Baggage can be checked the day before departure. Baggage can also be routed differently to beat you to your destination or on a different train if your train doesn't have checked baggage. Baggage can be held at your destination for up to 2 days at no charge (minimal charge after that). However these rules are subject to change at any time, in part thanks to 9/11, so be sure to check with Amtrak about this before traveling.

Hint: On return trips, some people like to pack all dirty clothes in one bag and check that bag all the way home.

More about packing: If you have a sleeping compartment, carry only a small overnight bag as there is very little room in sleeping compartments for luggage, except for some under-seat room for fairly flat items and a small shelf above the folding seat in Bedrooms and a small shelf above the passageway in Viewliner rooms (see the Accommodations section of these Amtrak Travel Tips). Small roll-on-board airline cabin bags just fit under the Bedroom couch on Superliner II's (but you can't plan to definitely be traveling in a Superliner II). Superliner sleepers and coaches have a luggage rack downstairs, with no special security (but we've not heard of significant problems). Coaches have overhead racks for an overnight bag or two and some have a small area for hanging bags.

Bicycles: Call Amtrak at 1-800-USA-RAIL if you would like detailed info about Amtrak's policies concerning transporting bicycles; the rules vary by route and can be complex.

What to do on a train: Relax! Watch the scenery; that seems obvious but many folks forget to look out the window and miss some of the best parts of the ride. Take a pair of small binoculars if you have them; you'll find a use for them. Take reading material, particularly for evening use. During the day you can expect to be looking out those windows and "schmoozing" with those around you, but things quiet down after dark. AM-FM/CD/DVD/iPod players are desirable, but earphones/headphones MUST be used, and volume should be kept low in any case. A deck of cards is a good idea if traveling with others (some Amtrak snack bars stock cards). Avoid the urge to nap in the daytime -- you'll regret it about 1:00am when you're staring at the night light unable to sleep. Most important thing to do: Relax! That's what train travel is all about.

Keep a journal: It really helps to pass the time constructively and you'll be glad to have the info later. Some people like to use a micro-cassette recorder for this as they can dictate while doing almost everything else. Some like to record the day's events on a laptop computer. Some write up their adventures in a post-trip report. See our Trip Reports section for many of these reports -- we will be pleased to publish your comments too.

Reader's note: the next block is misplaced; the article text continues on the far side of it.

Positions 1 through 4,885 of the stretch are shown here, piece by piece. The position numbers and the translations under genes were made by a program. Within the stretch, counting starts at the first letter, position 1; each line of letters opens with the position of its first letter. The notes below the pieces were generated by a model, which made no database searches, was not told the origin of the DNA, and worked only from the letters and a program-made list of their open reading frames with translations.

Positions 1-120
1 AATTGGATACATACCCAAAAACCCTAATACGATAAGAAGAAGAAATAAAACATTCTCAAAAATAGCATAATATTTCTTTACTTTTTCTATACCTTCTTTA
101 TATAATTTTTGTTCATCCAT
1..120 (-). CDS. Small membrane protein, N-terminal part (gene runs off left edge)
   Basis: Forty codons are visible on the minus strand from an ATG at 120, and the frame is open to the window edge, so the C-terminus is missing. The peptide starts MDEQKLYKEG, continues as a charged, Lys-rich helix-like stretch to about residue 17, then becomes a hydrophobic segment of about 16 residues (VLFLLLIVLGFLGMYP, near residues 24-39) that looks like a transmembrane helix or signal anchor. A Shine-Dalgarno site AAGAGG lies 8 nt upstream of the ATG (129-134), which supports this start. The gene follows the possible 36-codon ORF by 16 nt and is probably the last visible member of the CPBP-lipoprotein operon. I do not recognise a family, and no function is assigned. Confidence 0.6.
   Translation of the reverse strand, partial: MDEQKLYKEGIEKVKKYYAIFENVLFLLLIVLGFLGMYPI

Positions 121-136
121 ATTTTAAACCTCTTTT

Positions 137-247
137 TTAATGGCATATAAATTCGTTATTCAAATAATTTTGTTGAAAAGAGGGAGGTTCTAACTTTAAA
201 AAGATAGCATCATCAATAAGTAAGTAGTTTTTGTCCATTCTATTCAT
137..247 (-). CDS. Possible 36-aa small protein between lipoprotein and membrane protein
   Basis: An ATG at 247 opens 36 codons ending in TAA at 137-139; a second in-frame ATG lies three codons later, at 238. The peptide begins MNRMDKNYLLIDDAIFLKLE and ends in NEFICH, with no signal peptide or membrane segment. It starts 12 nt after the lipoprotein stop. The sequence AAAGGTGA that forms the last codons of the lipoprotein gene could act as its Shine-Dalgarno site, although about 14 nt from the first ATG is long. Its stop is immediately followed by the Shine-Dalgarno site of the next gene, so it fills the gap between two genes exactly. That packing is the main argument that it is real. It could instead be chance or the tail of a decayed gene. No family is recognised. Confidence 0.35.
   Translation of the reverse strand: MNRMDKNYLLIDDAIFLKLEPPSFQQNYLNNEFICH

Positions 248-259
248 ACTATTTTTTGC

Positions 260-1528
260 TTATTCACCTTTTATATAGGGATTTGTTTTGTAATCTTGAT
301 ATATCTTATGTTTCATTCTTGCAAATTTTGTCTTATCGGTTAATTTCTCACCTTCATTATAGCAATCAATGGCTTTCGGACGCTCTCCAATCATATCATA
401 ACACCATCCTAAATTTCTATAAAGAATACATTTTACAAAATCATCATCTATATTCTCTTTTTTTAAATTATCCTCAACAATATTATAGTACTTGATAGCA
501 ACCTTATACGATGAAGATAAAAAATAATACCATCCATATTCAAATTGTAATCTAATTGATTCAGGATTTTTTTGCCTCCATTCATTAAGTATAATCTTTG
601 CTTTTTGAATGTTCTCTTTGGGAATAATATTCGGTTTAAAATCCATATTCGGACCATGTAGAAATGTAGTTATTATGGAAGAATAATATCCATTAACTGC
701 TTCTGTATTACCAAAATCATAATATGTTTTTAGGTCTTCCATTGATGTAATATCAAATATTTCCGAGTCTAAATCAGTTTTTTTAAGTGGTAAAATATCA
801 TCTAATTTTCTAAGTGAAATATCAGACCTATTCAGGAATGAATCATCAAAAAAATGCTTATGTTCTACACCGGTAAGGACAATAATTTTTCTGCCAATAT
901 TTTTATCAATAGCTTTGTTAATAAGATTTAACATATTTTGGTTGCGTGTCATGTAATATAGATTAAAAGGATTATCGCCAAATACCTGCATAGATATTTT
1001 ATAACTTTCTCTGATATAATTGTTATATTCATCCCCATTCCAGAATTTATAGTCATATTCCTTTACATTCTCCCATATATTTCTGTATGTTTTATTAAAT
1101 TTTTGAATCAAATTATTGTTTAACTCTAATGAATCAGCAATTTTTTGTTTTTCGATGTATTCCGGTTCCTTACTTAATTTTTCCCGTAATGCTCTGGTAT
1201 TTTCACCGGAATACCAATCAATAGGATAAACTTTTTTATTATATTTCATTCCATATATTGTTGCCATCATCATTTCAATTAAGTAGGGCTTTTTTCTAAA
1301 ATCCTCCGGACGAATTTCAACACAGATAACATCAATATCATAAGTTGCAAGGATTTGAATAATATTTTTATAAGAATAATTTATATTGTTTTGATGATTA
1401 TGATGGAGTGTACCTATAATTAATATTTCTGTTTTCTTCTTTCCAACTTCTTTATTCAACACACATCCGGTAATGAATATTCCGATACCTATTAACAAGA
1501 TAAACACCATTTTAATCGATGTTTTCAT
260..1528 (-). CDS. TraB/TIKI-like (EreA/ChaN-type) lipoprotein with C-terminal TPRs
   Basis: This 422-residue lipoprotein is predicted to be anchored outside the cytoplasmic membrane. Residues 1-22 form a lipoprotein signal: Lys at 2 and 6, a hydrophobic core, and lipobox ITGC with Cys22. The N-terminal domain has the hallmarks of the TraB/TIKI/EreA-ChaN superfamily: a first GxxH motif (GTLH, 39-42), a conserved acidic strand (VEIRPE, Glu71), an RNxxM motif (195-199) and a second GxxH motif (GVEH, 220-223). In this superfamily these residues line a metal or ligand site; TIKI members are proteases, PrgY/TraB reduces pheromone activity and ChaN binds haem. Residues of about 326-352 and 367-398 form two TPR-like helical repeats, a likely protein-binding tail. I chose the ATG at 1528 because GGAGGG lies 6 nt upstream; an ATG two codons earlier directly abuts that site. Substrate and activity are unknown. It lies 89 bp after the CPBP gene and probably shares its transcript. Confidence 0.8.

Maps and Guides: Knowing where you are and villages you're passing through adds to the enjoyment. The best railroad route maps of which we know are in the multi-volume SPV Railroad Atlas of North America. If you prefer a computer version for your laptop, then consider North American Railroad Map. You may also wish to take a good road atlas with you, even if it doesn't show the rail lines; e.g., the Rand McNally "Road Atlas and Travel Guide". The Amtrak Web Site has basic route guide information for every Amtrak route.

TrainWeb has Amtrak route information on-line here.

Also, some trains may have paper route guides on board, though these aren't actually maps. Be sure to ask for one if you don't see them. See our tips about books in these Travel Tips for more route guide suggestions.

If you plan to use a Global Positioning System receiver to keep track of your location, see our GPS Train Tracking page.

Sleeping in coach: If traveling overnight by coach, definitely take a light blanket (we suggest a dark color as it may get a little soiled over several days). An "army blanket" is ideal. A heavy beach towel may be a fair substitute and may be useful at your destination. Amtrak will usually sell you a small blanket for about $15 on board. The train often gets a bit cool at night, even in summer. Many people suggest that you take a pillow as well. Some suggest taking a pillowcase and asking for two of the small pillows. Another pillow for the lumbar region is desirable, but the car attendant is likely to balk at providing two or three pillows!

More About Sleeping: Especially in coach, take disposable foam rubber or silicone ear plugs -- they'll help in a variety of social and sleep situations. Those who have trouble dozing off may wish to take some over-the-counter medication with sleep inducing side effects, such as Benadryl. Discuss the use of any such medication with your Physician and/or Pharmacist. You may wish to try using Breathe RightTM nasal strips (available in pharmacies and drug stores) which are said to improve night time breathing and reduce breathing noise (snoring).